The Protein Journal

, Volume 38, Issue 3, pp 306–316 | Cite as

Membrane Protein Integration and Topogenesis at the ER

  • Martin SpiessEmail author
  • Tina Junne
  • Marco Janoschke


Most membrane proteins are composed of hydrophobic α-helical transmembrane segments and are integrated into the lipid bilayer of the endoplasmic reticulum by the highly conserved Sec61 translocon. With respect to the integration mechanism, three types of transmembrane segments can be distinguished—the signal, the stop-transfer sequence, and the re-integration sequence—which in linear succession can account for all kinds of membrane protein topologies. The transmembrane orientation of the initial signal and to a weaker extent also of downstream transmembrane segments is affected by charged flanking residues according to the so-called positive-inside rule. The main driving force for transmembrane integration is hydrophobicity. Systematic analysis suggested thermodynamic equilibration of each peptide segment in the translocon with the membrane as the underlying mechanism. However, there is evidence that integration is not entirely sequence-autonomous, but depends also on the sequence context, from very closely spaced transmembrane segments to the folding state and properties of neighboring sequences. Topogenesis is even influenced by accessory proteins that appear to act as intramembrane chaperones.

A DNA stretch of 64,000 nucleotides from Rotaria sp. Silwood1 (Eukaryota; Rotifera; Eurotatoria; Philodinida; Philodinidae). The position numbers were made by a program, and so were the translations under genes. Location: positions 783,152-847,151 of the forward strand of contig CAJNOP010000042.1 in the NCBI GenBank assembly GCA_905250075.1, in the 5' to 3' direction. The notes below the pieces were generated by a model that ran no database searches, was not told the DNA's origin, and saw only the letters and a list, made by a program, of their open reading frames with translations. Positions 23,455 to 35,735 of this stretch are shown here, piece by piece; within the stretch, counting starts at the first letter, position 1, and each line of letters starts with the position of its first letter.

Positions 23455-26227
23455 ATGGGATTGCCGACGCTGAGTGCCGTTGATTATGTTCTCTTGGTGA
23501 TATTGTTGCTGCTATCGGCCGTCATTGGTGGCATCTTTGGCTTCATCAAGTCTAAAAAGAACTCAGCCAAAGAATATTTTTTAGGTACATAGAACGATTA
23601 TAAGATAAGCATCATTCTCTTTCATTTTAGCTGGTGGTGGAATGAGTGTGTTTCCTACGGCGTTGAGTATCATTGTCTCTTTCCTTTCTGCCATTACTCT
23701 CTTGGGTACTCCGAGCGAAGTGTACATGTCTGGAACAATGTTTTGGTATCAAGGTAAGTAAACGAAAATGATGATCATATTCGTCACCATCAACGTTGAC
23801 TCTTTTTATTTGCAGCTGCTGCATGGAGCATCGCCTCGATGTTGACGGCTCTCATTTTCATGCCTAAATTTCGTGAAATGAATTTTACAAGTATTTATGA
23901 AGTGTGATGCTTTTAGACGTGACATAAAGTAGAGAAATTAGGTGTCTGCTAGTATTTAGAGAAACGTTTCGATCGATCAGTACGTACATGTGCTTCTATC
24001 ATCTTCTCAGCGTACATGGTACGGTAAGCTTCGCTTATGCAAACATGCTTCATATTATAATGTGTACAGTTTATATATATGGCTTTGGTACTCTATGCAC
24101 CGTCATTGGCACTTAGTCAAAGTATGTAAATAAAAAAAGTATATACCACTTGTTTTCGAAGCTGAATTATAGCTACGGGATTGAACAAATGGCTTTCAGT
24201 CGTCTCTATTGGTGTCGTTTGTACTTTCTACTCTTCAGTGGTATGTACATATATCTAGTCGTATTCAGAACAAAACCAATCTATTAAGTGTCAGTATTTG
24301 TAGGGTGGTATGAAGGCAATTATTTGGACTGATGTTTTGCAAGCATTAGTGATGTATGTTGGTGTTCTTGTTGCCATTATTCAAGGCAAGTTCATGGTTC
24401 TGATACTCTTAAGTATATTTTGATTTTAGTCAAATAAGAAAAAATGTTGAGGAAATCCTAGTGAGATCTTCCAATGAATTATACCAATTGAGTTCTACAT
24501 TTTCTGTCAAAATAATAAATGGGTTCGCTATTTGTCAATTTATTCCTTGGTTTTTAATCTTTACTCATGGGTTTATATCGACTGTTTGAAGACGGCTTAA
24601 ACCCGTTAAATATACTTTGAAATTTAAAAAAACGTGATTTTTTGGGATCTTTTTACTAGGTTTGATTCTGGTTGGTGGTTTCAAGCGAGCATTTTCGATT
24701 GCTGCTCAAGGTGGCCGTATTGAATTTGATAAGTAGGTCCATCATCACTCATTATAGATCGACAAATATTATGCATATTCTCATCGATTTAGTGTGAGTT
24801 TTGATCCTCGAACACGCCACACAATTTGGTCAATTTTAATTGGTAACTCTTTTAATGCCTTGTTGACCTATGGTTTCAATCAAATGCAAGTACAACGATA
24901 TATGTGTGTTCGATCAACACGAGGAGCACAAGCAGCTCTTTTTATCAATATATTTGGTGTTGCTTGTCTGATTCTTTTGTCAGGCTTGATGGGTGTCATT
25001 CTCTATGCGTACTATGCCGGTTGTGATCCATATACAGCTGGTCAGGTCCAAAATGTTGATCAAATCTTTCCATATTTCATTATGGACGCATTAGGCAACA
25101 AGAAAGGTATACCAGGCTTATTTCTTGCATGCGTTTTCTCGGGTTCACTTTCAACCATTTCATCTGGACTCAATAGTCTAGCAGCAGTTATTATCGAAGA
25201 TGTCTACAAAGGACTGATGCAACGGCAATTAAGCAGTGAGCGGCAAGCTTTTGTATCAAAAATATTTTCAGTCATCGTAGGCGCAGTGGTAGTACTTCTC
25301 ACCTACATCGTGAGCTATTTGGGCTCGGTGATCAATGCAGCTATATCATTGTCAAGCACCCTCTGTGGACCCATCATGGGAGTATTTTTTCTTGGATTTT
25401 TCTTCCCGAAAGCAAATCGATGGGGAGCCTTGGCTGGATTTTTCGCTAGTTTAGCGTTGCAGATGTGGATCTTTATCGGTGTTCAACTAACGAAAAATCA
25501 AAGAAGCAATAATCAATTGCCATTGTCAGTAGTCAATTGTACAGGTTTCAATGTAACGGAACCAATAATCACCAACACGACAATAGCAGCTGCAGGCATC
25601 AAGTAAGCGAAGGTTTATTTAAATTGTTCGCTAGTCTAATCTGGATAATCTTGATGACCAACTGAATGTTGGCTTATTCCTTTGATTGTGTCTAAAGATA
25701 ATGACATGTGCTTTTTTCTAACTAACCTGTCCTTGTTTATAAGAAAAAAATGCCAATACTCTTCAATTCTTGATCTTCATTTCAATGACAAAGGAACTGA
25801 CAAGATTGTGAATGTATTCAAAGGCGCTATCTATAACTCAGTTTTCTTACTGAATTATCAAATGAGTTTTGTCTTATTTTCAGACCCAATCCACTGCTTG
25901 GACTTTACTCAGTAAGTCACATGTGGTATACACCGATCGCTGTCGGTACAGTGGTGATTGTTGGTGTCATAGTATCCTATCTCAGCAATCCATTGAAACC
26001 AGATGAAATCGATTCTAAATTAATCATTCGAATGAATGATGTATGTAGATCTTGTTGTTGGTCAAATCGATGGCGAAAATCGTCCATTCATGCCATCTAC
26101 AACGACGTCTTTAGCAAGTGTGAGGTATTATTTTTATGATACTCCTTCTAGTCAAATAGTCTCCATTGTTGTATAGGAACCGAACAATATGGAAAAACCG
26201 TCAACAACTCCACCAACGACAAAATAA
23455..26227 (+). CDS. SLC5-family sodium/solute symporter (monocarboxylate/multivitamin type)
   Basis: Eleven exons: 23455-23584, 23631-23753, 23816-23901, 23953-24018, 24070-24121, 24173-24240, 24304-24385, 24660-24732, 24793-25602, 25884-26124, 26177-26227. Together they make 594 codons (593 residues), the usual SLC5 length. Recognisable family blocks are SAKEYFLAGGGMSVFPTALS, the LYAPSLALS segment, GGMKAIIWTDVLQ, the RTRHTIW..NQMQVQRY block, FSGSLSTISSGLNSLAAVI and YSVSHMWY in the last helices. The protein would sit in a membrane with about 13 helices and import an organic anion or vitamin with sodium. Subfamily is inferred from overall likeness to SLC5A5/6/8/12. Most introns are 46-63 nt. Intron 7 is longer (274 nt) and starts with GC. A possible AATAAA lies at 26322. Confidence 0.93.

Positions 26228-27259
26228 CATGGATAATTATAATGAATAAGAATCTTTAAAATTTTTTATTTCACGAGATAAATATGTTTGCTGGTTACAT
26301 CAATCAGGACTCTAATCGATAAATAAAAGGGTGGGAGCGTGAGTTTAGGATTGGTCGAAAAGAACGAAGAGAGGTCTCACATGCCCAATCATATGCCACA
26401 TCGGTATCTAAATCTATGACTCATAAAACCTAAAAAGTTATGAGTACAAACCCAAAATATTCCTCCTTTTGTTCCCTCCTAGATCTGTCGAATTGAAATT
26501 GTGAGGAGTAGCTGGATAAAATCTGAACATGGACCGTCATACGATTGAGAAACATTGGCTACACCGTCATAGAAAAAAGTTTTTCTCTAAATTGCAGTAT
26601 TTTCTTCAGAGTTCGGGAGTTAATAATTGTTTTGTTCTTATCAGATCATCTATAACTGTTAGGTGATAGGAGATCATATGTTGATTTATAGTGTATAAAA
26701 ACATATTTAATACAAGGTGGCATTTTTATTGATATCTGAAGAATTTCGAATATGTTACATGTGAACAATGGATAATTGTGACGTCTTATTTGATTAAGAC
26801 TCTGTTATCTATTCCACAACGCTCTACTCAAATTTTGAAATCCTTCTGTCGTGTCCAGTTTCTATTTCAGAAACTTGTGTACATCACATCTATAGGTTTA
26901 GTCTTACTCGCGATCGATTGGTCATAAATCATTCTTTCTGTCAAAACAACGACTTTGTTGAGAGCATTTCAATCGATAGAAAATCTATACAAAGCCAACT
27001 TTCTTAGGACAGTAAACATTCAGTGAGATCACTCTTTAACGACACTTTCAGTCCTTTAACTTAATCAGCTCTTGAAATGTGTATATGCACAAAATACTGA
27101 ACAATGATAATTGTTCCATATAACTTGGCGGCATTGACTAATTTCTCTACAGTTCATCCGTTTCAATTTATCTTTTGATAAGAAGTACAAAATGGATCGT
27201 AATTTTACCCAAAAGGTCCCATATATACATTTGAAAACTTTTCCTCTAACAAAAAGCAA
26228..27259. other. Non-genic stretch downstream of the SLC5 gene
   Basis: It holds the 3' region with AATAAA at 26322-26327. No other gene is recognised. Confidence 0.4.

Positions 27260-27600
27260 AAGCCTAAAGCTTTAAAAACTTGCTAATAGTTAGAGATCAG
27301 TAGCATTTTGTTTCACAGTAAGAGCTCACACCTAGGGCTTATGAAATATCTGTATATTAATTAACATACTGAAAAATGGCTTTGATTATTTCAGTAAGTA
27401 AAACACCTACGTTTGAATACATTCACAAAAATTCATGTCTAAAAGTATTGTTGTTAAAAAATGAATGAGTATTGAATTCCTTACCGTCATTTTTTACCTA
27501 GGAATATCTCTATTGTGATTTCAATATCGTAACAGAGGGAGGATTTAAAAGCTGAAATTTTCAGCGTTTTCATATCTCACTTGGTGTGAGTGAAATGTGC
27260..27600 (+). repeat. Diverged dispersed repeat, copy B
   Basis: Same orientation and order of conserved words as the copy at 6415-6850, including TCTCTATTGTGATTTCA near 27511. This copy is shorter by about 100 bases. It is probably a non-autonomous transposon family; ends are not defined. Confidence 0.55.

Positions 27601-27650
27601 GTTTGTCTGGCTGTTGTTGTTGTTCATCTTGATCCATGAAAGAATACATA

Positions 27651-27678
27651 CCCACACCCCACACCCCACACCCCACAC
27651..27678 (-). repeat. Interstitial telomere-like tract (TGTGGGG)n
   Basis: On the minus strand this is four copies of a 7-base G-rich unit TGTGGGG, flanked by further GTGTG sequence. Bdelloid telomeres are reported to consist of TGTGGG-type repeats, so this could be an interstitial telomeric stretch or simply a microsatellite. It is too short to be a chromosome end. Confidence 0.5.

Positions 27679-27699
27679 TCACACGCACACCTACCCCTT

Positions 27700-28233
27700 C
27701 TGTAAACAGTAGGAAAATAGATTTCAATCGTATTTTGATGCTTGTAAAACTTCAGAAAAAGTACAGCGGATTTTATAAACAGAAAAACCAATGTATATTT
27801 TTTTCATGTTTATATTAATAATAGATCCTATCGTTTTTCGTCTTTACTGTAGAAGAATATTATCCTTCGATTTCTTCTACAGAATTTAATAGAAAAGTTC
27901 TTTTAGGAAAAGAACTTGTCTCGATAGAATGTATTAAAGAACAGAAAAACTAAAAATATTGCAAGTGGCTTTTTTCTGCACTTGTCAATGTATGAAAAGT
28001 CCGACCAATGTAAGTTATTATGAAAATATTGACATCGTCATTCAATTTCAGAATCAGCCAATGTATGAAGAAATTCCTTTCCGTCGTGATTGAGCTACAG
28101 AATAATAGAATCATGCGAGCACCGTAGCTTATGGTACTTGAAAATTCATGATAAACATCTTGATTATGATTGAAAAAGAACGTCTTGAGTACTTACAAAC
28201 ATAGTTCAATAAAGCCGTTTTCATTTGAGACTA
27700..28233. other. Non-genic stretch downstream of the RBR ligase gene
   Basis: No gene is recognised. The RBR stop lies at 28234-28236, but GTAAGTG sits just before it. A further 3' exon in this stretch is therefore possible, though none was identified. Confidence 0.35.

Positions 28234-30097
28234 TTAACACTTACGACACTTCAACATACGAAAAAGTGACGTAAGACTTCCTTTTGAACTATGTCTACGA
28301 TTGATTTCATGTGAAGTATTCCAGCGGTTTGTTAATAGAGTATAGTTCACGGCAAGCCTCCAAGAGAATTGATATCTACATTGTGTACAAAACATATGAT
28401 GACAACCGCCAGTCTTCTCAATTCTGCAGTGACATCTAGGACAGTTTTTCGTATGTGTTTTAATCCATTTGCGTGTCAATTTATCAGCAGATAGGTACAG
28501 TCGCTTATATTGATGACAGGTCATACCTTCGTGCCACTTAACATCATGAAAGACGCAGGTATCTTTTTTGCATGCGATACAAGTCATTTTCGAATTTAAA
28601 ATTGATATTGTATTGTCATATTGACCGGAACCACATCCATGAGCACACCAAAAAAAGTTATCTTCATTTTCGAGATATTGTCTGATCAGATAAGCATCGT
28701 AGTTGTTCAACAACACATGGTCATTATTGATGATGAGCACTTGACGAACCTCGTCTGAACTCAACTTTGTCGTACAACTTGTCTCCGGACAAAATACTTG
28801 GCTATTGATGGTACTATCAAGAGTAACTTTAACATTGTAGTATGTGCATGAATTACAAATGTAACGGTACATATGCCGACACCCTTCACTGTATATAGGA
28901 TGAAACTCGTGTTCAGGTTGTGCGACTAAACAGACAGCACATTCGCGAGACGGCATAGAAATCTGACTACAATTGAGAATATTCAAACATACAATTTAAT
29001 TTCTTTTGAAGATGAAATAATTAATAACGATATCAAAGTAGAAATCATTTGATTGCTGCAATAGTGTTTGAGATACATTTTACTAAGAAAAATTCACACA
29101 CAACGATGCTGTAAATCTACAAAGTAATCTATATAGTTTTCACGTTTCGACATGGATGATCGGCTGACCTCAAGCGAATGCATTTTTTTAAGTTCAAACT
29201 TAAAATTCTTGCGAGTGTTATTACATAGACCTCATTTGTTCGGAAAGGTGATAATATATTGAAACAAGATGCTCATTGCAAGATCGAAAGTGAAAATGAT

Sec61 Signal sequence Translocon Transmembrane helix 



Endoplasmic reticulum


Cytoplasmic N- and exoplasmic C-terminus


Exoplasmic N- and cytoplasmic C-terminus




Translocating chain-associated membrane protein



Our work was supported by Grant No. 31003A-182519 from the Swiss National Science Foundation.


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© Springer Science+Business Media, LLC, part of Springer Nature 2019

Authors and Affiliations

  1. 1.BiozentrumUniversity of BaselBaselSwitzerland

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